Chapter 4 (Underlying assumptions)
Underlying assumption: logical link that fills the gap between the evidence and the claim.
Argument is not acceptable if the underlying assumptions are questionable.
Underlying assumptions are generally implicit (understood / unspoken) as appose to explicit
Once a person’s assumptions about a certain topic are formed, they are the foundation of
everything they think, say and do. They are deeply ingrained and taken for granted. It is rare
that a person will think consciously of the assumption. Part of their tacit belief system.
Tacit knowledge: knowledge you are not aware you have (bike riding example)
How to find underlying assumptions
Evaluate the gap between the evidence and the claim.
1. What must be true if the claim is to follow from this evidence
2. What general principal might link this particular claim to this particular evidence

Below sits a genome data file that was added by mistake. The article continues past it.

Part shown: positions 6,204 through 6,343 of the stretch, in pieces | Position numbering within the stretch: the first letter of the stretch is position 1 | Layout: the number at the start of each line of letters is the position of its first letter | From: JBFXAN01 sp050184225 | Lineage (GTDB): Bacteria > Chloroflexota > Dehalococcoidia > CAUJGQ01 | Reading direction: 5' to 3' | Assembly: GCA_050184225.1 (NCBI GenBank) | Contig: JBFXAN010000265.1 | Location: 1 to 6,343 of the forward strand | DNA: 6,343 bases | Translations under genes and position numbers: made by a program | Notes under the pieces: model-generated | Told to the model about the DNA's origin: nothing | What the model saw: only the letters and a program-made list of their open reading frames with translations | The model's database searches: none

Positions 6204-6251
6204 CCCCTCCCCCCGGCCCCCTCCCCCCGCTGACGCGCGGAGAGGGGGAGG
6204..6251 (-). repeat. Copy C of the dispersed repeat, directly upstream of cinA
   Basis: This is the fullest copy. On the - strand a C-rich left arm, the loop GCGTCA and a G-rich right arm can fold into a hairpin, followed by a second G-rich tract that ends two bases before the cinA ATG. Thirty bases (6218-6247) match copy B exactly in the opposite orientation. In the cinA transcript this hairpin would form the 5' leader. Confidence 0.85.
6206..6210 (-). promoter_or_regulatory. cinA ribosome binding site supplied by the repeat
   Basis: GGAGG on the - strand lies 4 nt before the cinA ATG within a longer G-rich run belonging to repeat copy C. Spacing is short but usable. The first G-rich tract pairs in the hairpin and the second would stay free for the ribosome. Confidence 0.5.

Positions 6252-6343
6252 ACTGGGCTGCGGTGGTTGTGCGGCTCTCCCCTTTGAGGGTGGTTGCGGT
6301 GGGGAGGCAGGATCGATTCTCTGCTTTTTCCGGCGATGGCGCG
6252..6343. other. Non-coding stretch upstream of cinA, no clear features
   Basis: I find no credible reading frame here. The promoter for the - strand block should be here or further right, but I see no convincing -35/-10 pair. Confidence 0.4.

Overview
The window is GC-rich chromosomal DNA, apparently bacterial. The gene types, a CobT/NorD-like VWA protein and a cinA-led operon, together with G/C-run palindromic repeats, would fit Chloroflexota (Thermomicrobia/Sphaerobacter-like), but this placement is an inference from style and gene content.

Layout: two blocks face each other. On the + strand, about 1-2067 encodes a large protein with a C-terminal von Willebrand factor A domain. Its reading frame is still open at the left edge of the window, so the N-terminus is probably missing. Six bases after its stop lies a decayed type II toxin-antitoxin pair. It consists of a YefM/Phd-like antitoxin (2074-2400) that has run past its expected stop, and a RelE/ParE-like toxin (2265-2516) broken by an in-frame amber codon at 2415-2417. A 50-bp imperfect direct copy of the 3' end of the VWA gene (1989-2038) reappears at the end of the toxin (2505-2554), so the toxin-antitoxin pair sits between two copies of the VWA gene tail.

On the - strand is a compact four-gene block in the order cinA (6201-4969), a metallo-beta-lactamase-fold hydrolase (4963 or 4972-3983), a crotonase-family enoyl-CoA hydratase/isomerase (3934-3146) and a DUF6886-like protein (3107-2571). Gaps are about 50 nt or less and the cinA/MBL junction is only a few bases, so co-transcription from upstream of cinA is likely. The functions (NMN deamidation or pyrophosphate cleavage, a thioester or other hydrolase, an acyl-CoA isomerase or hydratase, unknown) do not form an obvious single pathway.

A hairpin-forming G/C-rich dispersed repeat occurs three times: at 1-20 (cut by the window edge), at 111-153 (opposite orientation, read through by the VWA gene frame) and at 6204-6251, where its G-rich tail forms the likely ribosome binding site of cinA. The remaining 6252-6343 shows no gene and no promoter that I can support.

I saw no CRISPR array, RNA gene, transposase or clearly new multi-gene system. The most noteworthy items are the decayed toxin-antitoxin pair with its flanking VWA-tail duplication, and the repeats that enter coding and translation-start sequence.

3. What beliefs might one expect from this person (the author)
4. Could someone believe the evidence but still disagree with the claim? If so, why?
Reality assumptions: are our beliefs about what events have taken place, what exists, or how
things work in the world (our beliefs about reality). They are shaped from firsthand experience,
our conversations with other, and the things we read or see.
Challenging reality assumptions
Evaluate the accuracy of the reality assumptions and critique the quality of the assumptions.
Provide data that would show that the assumption is incorrect. To challenge a reality assumption, we must